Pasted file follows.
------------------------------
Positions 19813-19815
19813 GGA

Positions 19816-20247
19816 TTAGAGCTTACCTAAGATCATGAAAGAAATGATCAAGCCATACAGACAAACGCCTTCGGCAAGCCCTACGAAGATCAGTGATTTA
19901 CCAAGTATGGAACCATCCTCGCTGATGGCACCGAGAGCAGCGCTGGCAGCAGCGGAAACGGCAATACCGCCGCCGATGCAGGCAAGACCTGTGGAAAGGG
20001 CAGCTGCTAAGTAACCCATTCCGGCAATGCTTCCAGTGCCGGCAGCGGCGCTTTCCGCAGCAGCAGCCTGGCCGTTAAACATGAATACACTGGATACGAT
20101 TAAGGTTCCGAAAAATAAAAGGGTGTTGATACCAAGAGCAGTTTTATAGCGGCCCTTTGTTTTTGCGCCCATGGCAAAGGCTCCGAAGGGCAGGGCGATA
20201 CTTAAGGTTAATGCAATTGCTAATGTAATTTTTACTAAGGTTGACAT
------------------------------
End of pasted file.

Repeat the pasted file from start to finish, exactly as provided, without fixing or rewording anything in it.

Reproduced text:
Positions 19813-19815
19813 GGA

Positions 19816-20247
19816 TTAGAGCTTACCTAAGATCATGAAAGAAATGATCAAGCCATACAGACAAACGCCTTCGGCAAGCCCTACGAAGATCAGTGATTTA
19901 CCAAGTATGGAACCATCCTCGCTGATGGCACCGAGAGCAGCGCTGGCAGCAGCGGAAACGGCAATACCGCCGCCGATGCAGGCAAGACCTGTGGAAAGGG
20001 CAGCTGCTAAGTAACCCATTCCGGCAATGCTTCCAGTGCCGGCAGCGGCGCTTTCCGCAGCAGCAGCCTGGCCGTTAAACATGAATACACTGGATACGAT
20101 TAAGGTTCCGAAAAATAAAAGGGTGTTGATACCAAGAGCAGTTTTATAGCGGCCCTTTGTTTTTGCGCCCATGGCAAAGGCTCCGAAGGGCAGGGCGATA
20201 CTTAAGGTTAATGCAATTGCTAATGTAATTTTTACTAAGGTTGACAT